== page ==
President Biden on Wednesday turned his attention to climate issues, signing executive orders that seek to halt new oil and gas leases on public lands and waters, conserve 30 percent of federal lands and waters by 2030, and find ways to double wind production by the same year. John Kerry, the first-ever United States Climate Envoy, championed the actions, reiterating his belief that the climate crisis is "existential" and "failure, literally, is not an option." While briefing reporters, Kerry was asked about potential job losses in the fossil fuel industry, and whether he had a message for workers who believe they are witnessing the end of their livelihoods. Kerry explained that those workers "have been fed a false narrative" by the Trump administration about the shift to clean energy, which he said will not come "at their expense." He added that, before the COVID-19 pandemic, the solar and wind energy industries were growing swiftly, while coal plants have been closing over the last few decades. "The same people can do those jobs. But the choice of doing the solar power one now is a better choice," he said, also pointing out the health risks associated with coal mining. John Kerry says oil and gas workers have been fed a "false narrative" that action on climate change will hurt their livelihoods, and that President Biden wants to "make sure that those folks have better choices" for jobs in the energy sector https://t.co/Nj065CIsxp pic.twitter.com/czkjomesi8 — CBS News (@CBSNews) January 27, 2021 Republicans like Sen. Tom Cotton (R-Ark.) weren't buying the reassurance, suggesting that Kerry's statement lacked empathy, although he didn't explicitly refute the notion that an industry transition may be feasible for fossil fuel workers. John Kerry's message to the tens of thousands of Americans who lost their jobs thanks to the Biden administration: go make solar panels. Where is the empathy that Joe Biden promised in his inauguration? https://t.co/CvQovUlEoD — Tom Cotton (@TomCottonAR) January 27, 2021 More stories from theweek.comWith Senate Republicans balking at convicting Trump, Democrats explore alternative censuresGameStop makes the case for financial regulationMitch McConnell is the GOAT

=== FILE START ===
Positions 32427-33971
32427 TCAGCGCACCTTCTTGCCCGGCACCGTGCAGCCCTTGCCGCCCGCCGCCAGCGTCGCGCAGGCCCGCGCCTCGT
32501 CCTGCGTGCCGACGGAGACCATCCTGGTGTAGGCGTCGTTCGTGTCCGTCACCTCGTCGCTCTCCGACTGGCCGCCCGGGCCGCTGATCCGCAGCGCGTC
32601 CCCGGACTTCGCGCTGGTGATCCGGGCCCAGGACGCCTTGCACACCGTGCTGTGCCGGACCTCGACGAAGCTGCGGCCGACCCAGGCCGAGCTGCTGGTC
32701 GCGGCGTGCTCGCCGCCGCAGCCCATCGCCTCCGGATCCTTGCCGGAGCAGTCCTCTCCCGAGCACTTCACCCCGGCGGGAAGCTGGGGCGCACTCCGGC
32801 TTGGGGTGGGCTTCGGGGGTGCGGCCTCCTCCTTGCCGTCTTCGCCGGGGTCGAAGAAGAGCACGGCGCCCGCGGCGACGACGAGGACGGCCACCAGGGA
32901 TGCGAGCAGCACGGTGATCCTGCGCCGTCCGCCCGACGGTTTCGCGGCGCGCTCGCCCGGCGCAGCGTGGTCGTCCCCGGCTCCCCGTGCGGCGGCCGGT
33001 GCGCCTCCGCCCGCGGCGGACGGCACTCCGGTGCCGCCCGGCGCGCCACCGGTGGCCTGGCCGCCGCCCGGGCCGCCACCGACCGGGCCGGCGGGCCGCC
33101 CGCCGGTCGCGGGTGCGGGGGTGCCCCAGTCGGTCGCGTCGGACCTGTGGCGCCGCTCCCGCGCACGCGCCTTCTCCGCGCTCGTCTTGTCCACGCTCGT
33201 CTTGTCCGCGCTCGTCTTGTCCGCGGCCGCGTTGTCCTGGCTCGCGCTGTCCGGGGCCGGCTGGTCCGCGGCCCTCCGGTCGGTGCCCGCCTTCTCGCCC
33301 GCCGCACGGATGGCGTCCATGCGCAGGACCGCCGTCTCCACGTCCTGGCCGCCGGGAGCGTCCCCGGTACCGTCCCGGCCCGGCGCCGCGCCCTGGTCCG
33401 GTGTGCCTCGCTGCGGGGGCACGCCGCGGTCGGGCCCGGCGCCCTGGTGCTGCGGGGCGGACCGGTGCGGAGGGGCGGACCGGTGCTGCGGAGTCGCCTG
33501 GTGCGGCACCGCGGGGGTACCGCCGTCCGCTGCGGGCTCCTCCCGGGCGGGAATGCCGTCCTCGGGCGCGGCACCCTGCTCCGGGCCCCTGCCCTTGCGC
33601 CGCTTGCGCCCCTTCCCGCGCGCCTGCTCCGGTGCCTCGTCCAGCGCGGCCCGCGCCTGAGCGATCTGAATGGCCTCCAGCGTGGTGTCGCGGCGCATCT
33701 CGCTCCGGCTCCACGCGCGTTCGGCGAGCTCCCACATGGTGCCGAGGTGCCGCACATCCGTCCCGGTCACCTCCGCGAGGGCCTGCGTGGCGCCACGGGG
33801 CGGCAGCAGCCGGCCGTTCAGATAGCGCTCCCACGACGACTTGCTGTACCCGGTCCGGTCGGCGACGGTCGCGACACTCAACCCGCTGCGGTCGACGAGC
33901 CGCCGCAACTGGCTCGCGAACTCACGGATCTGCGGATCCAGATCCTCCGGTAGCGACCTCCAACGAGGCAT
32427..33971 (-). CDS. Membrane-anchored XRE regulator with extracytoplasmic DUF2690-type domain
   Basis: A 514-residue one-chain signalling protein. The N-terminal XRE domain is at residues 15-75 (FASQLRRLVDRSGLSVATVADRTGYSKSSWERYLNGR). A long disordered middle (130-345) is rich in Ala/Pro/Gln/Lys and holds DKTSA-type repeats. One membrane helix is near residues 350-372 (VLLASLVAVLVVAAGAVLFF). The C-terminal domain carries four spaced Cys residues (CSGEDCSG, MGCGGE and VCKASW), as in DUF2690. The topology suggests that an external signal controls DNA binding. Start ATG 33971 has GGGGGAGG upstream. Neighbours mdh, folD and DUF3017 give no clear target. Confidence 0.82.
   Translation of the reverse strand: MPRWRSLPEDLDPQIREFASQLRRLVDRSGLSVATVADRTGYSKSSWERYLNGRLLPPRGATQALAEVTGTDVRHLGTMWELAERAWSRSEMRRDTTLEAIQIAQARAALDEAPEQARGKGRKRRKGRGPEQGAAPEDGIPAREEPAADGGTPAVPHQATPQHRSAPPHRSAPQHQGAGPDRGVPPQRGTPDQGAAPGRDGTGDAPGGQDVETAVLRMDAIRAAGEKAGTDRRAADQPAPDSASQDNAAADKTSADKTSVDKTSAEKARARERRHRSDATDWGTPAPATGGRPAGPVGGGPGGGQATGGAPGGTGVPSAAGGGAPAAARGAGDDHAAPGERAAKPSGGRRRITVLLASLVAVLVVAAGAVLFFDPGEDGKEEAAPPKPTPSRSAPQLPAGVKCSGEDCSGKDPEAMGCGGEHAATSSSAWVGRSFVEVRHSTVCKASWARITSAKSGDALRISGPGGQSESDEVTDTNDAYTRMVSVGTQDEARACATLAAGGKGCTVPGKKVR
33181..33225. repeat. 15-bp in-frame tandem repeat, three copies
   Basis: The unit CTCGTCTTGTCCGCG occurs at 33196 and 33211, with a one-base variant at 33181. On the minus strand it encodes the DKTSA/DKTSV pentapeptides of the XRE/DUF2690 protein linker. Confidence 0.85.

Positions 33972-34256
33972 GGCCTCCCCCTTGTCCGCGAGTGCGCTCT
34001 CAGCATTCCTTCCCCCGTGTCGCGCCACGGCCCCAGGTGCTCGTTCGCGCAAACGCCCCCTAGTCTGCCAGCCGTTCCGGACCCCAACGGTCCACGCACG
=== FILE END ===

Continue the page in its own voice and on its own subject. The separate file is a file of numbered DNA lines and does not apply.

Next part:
- The Independent